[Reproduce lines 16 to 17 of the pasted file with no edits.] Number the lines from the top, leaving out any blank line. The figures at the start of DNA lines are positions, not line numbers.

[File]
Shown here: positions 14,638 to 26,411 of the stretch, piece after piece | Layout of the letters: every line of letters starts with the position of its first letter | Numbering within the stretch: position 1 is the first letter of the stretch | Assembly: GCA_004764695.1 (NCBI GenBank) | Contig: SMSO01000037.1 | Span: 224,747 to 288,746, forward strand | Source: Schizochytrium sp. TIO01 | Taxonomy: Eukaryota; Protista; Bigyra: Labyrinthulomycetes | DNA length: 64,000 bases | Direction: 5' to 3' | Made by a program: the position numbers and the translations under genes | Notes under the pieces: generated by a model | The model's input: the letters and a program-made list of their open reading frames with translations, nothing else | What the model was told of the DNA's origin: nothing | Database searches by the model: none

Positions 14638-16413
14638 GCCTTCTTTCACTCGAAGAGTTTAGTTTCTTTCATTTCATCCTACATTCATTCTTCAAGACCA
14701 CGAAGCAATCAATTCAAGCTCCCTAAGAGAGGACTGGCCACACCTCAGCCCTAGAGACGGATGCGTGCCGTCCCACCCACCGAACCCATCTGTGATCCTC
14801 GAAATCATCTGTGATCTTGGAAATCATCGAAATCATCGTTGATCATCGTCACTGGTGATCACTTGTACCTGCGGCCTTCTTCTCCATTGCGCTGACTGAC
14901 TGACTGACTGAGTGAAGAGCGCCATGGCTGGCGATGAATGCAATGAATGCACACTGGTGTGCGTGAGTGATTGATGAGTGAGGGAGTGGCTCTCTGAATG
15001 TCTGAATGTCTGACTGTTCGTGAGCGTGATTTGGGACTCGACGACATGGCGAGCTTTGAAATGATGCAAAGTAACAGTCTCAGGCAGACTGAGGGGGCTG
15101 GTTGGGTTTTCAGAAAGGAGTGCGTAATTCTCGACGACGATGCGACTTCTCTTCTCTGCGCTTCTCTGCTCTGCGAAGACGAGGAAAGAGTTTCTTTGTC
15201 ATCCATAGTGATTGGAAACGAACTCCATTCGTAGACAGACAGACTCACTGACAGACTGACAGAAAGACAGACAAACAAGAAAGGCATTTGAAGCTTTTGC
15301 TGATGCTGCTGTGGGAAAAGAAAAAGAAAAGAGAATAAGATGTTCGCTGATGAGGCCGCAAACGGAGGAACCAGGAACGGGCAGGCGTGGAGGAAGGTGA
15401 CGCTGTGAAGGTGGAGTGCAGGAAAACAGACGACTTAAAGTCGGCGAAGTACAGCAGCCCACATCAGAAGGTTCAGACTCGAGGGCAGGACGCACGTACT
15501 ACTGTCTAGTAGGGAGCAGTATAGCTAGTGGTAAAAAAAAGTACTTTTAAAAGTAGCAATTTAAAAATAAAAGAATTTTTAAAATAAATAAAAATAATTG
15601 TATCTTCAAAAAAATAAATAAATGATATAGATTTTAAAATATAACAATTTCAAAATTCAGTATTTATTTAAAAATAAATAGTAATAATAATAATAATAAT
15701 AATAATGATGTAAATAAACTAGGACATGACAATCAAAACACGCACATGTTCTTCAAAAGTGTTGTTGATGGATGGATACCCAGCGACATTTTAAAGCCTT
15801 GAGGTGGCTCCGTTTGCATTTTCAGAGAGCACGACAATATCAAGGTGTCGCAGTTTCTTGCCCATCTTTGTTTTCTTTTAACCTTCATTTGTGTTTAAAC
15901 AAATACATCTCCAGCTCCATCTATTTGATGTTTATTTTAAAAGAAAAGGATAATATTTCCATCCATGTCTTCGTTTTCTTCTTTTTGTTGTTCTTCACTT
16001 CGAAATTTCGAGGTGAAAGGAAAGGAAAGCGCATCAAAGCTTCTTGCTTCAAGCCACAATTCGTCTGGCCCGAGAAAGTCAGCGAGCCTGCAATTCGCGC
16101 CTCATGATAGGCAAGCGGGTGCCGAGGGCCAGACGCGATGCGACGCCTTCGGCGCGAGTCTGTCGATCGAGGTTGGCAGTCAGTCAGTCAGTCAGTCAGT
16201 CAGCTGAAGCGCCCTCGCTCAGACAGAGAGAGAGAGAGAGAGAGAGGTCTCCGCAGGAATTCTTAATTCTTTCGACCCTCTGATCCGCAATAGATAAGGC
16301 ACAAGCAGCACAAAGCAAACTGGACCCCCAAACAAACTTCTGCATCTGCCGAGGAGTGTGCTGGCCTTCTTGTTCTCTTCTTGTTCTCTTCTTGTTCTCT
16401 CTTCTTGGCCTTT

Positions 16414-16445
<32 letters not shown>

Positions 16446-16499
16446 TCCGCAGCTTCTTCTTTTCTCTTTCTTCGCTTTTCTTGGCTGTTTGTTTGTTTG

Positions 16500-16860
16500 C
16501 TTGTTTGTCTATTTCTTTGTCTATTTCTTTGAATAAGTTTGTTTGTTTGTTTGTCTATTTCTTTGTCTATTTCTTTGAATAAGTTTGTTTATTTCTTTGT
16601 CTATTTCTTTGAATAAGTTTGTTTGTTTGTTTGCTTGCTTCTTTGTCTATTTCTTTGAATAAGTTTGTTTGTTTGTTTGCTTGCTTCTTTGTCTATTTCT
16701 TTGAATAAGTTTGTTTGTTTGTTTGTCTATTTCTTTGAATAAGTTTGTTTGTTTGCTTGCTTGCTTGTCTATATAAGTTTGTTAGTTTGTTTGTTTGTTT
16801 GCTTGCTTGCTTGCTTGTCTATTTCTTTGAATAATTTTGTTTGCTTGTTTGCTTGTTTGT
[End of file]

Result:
15901 AAATACATCTCCAGCTCCATCTATTTGATGTTTATTTTAAAAGAAAAGGATAATATTTCCATCCATGTCTTCGTTTTCTTCTTTTTGTTGTTCTTCACTT
16001 CGAAATTTCGAGGTGAAAGGAAAGGAAAGCGCATCAAAGCTTCTTGCTTCAAGCCACAATTCGTCTGGCCCGAGAAAGTCAGCGAGCCTGCAATTCGCGC